By Denis Pinchuk
ROSTOV-ON-DON, Russia (Reuters) - Ousted Ukrainian President Viktor Yanukovich, appearing in public for the first time since he fled from Ukraine to Russia, said on Friday he would not give up the fight for his country's future.
In the southern Russian city of Rostov-on-Don, he told reporters he had been forced from power by "nationalist, pro-fascist gangsters" and blamed the crisis on the West for "indulging" protesters seeking his overthrow.
The 63-year-old former electrician said lawlessness and chaos had followed an agreement he signed with his opponents last Friday, which was brokered by the European Union and had been intended to end three months of crisis.
The agreement would have allowed him to stay in power until early elections in December. But protesters, angered by about 100 deaths in clashes with police, shouted down the agreement on Kiev's Independence Square and he fled for his life.
Yanukovich, dressed in a suit and tie, denied he had ordered police to shoot at protesters before he was forced out of power.
He implied that responsibility for the bloodshed in Kiev lay with the demonstrators, praising the Berkut riot police - despised in Kiev and since disbanded by Ukraine's new rulers - for their "courage" in withstanding petrol bomb attacks by protesters.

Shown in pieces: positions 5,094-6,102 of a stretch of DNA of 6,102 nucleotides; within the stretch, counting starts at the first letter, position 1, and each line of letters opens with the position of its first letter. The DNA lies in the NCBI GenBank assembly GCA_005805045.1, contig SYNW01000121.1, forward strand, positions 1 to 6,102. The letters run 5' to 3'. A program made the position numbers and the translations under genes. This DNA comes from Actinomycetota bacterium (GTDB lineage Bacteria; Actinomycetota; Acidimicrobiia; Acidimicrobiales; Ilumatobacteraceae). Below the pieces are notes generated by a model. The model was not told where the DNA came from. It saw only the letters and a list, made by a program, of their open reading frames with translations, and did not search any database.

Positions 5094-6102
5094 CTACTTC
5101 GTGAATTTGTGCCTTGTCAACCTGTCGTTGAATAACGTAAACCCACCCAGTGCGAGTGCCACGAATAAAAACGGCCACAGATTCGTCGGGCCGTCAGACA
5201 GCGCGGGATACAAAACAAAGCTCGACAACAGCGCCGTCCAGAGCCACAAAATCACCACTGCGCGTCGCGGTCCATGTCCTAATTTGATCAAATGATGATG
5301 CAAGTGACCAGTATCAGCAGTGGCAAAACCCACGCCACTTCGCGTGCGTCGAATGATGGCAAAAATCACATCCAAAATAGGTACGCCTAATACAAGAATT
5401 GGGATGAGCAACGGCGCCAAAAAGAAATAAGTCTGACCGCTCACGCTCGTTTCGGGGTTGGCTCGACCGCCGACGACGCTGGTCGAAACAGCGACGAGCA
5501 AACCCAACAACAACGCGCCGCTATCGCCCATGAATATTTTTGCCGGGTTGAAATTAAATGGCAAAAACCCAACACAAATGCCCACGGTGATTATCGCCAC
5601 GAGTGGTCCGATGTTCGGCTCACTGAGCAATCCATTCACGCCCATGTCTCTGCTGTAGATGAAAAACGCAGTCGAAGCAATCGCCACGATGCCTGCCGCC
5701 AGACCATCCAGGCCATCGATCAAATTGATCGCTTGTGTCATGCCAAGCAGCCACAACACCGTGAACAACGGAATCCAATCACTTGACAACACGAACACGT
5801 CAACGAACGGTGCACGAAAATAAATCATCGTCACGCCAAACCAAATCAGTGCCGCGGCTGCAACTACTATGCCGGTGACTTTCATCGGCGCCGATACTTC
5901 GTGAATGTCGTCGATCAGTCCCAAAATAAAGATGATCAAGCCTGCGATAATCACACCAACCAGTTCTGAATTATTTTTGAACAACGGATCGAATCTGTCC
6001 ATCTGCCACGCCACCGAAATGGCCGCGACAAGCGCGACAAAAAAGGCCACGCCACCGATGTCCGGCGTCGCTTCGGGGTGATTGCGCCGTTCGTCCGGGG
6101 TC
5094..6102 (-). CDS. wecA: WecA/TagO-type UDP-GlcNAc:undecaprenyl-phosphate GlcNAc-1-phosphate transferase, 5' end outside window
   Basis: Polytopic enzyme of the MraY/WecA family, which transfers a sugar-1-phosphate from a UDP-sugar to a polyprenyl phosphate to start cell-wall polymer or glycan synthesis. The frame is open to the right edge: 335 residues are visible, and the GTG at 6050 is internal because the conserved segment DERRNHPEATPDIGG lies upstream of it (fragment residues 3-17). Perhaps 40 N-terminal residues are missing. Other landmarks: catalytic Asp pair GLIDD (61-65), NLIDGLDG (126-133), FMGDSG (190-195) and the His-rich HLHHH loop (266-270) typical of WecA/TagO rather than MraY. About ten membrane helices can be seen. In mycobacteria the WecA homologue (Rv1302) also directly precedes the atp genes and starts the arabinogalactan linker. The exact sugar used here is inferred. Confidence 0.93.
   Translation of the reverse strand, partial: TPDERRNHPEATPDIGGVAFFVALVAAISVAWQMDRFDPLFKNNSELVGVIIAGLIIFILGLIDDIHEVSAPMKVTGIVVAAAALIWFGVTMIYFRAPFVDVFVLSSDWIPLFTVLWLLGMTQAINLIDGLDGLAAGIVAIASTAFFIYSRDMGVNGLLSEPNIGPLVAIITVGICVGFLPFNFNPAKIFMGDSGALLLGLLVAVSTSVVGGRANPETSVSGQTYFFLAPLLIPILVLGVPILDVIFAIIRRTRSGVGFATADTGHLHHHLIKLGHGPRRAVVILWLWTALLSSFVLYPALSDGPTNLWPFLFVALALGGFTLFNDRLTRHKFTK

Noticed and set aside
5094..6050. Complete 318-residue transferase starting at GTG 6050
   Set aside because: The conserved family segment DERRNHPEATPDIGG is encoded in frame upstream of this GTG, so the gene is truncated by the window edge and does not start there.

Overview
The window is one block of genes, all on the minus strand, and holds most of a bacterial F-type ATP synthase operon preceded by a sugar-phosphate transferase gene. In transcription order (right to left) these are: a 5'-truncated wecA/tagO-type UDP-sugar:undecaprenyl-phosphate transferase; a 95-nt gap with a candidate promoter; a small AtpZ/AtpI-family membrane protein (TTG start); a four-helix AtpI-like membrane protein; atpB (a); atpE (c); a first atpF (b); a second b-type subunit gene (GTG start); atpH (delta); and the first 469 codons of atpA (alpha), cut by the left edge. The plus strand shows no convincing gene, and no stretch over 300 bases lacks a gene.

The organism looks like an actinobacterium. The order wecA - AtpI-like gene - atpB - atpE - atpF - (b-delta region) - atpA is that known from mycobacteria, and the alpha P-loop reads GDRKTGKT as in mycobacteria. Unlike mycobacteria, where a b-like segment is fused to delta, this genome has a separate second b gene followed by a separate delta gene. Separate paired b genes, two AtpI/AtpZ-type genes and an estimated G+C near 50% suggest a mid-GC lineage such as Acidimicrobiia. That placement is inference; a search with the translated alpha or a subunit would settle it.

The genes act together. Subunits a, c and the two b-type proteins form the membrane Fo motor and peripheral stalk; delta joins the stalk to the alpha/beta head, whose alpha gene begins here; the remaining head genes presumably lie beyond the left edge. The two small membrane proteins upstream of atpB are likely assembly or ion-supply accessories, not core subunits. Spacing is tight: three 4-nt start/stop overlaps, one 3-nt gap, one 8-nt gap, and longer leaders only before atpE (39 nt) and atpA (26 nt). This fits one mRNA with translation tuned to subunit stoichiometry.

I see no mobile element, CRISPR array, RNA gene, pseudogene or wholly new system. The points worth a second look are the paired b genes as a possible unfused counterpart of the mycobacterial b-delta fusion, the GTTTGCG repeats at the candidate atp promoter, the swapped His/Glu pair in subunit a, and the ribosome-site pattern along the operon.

"I want to ask for forgiveness for all those who are suffering and all those who suffered ... if I was in Ukraine I would bow before everyone," he said.
FEARED FOR HIS LIFE
Saying he was still the legally elected president, Yanukovich said he had fled Ukraine only because he feared for his life and that of his family. He was ready to return to Ukraine - but only when his safety was guaranteed, he said.
He called on Ukrainians to reject the leadership of the country's new rulers who appointed a new prime minister and cabinet on Thursday and have set a May 25 date for a presidential election.
Referring to unrest in Ukraine's Crimea and the seizure there of airports and other strategic points by pro-Russia armed groups, Yanukovich said this was a perfectly "natural reaction to the action of bandits" in Kiev.
But he was adamant that the region, where ethnic Russians are in a majority, should remain part of Ukraine though enjoying broad autonomy.
Yanukovich said he would not ask Russia for military support in dealing with the crisis where he said power had been stolen by "a bunch of radicals".
He said he had spoken by telephone with Russian President Vladimir Putin after arriving in Russia with the help of "patriotic officers". They had agreed to meet at some point in the future.
Accusing the West of pursuing "irresponsible" policies by patronizing the "Maidan" - the name given to the uprising against his - he said he had trusted in the "decency" of Western ministers when he had signed an agreement in which he made many compromises to end the crisis.
He added he would not take part in the May presidential election fixed by Ukraine's new parliament, declaring it illegal.
(Writing by Richard Balmforth; Editing by Giles Elgood)